Low-Dose Resveratrol Gets to the Heart of Longevity

Whey Protein Supplement Effective for Weight Loss

Resveratrol produces cardioprotective benefits, even at relatively low doses, according to a new report.* Previous research demonstrates that resveratrol, which is found in grapes, pomegranates, and other foods, favorably modulates the genetic changes that occur with aging.

Researchers fed middle-aged (14-month-old) rats a control diet, a diet containing a small amount of resveratrol, or a calorie-restricted diet until the animals were 30 months of age.

Calorie restriction and resveratrol produced similar genetic effects in the heart, skeletal muscle, and brain. While aging altered the expression of 1,029 heart genes in the control animals, calorie restriction reduced 90% of these age-related alterations in gene expression, and resveratrol mitigated 92% of such changes.

“Thus, resveratrol at doses that can be readily achieved through dietary supplementation in humans is as effective as calorie restriction in opposing the majority of age-related transcriptional alterations in the aging heart,” the authors wrote.

—Dayna Dye


* Available at: Accessed June 30, 2008.

Melatonin Improves Sleep in Critically Ill Patients

Melatonin Improves Sleep in Critically Ill Patients

Melatonin supplementation improves both the quantity and quality of sleep in critically ill patients compared with placebo, according to a British study.* Melatonin is a hormone that regulates the sleep-wake cycle.

The researchers studied 24 patients hospitalized in an intensive care unit who were being taken off mechanical ventilation. Participants were randomly assigned to take melatonin 10 mg, given as a liquid, or placebo each night for four nights and then monitored for sleep quality. On average, the placebo group achieved only 2.5 hours of sleep per night, but melatonin use was associated with 3.5 hours of sleep, for an increase of 47%. The quality of sleep was also markedly better in the treated group.

No important adverse effects were noted. Use of melatonin in critically ill patients therefore holds promise, although the authors note that a lower dose of 1-2 mg would probably be sufficient.

—Laura J. Ninger, ELS


* Bourne RS, Mills GH, Minelli C. Melatonin therapy to improve nocturnal sleep in critically ill patients: encouraging results from a small randomised controlled trial. Crit Care. 2008 Apr 18;12(2):R52.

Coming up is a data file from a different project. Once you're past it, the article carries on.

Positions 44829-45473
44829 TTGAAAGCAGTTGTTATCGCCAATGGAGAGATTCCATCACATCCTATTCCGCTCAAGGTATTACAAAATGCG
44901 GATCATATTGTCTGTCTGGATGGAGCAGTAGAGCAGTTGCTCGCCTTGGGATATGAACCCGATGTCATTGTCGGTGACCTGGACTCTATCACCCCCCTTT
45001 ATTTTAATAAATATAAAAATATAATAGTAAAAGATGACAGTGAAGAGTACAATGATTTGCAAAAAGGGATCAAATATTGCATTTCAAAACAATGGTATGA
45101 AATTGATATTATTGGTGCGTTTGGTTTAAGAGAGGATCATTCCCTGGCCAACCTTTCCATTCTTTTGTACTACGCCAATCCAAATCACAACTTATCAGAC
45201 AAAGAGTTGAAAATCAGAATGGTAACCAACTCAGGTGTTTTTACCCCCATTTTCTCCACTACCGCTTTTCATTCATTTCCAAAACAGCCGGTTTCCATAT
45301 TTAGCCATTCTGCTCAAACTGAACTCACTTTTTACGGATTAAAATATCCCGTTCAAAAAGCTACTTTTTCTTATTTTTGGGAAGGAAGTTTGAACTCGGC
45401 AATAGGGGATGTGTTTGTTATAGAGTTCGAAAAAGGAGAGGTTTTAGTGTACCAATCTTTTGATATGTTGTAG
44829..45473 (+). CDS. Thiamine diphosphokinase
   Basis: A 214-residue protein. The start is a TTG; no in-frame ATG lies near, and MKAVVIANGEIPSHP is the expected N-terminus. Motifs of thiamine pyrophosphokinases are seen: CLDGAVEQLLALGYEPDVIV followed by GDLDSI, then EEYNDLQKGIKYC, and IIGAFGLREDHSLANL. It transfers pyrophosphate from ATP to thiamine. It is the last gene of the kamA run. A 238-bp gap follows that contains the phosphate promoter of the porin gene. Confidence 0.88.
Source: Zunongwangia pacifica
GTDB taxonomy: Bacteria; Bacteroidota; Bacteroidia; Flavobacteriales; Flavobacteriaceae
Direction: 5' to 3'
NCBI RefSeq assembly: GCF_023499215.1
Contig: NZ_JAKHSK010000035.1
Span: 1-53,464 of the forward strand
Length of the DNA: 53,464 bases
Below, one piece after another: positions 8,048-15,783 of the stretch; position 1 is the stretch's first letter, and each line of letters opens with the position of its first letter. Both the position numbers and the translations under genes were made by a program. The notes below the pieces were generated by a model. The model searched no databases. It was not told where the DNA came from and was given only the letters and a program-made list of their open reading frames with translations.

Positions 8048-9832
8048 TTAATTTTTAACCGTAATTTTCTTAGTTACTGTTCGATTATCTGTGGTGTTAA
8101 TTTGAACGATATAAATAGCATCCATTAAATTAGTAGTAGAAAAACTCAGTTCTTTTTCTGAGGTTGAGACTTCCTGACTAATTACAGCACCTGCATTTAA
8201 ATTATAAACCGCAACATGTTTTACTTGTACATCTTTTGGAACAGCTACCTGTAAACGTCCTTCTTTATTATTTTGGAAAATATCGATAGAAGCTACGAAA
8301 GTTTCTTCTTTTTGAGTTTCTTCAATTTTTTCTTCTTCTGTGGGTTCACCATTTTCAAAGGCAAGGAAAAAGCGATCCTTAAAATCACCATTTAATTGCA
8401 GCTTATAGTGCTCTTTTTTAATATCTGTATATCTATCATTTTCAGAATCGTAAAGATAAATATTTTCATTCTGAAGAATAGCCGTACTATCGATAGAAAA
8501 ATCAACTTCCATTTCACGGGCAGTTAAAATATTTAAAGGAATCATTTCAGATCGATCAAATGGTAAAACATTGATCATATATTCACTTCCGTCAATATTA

Luteolin Tames the Flames

The flavonoid luteolin may help reduce inflammation in the brain, according to a recent report from the Proceedings of the National Academy of Sciences.*

Researchers studied luteolin’s effects in microglia—brain cells involved in immune defense. Although inflammatory cytokines produced by these cells help fight invading microorganisms, the resulting neuroinflam-mation can destroy neurons, which may contribute to cognitive impairment or neurodegenerative diseases.

Scientists pretreated microglia with varying concentrations of luteolin, and exposed the cells to lipopolysaccharide to initiate inflammation. Luteolin inhibited the production of the proinflammatory cytokine interleukin-6 (IL-6) by as much as 90% compared with untreated cells.

In another experiment, researchers gave varying concentrations of luteolin to mice 21 days before injecting them with lipopolysaccharide. Luteolin helped decrease IL-6 levels; mice that received the highest concentration experienced particular protection in the brain’s hippo-campus, which is involved with memory and learning.

These findings suggest that luteolin may help mitigate brain inflam-mation and its consequences, which can include cognitive deficits.

—Dayna Dye


* Jang S, Kelley KW, Johnson RW. Luteolin reduces IL-6 production in microglia by inhibiting JNK phosphorylation and activation of AP-1. Proc Natl Acad Sci USA. 2008 May 27;105(21):7534-9.

Calcium Reduces Fracture Risk

Calcium supplementation may reduce the risk of bone fractures by an impressive 72% in generally healthy adults, according to a recent study published in the American Journal of Clinical Nutrition.1

Using a controlled study design, the researchers administered 1,200 mg elemental calcium or placebo to study participants with an average age of 61 years. The supplemented individuals experienced significantly fewer fractures over a four-year period. Interestingly, the protective benefits of calcium ceased once supplementation was stopped.1 The results of this study remind both patients and doctors of the critical importance of calcium supplementation as one ages.

While an earlier meta-analysis published by the same group failed to find that calcium supplementation reduced fracture risk,2 other scientists have proposed that calcium supplementation is optimally successful when accompanied with vitamin D supplementation, as calcium does not function in isolation in optimizing bone health.3

—Jonathan Ozner


1. Bischoff-Ferrari HA, Rees JR, Grau MV, Barry E, Gui J, Baron JA. Effect of calcium supplementation on fracture risk: a double-blind randomized clinical trial. Am J Clin Nutr. 2008 Jun;87(6):1945-51.
2. Bischoff-Ferrari HA, Dawson-Hughes B, Baron JA, et al. Calcium intake and hip fracture risk in men and women: a meta-analysis of prospective cohort studies and randomized controlled trials. Am J Clin Nutr. 2007 Dec;86(6):1780-90.
3. Nieves JW, Lindsay R. Calcium and fracture risk. Am J Clin Nutr. 2007 Dec;86(6):1579-80.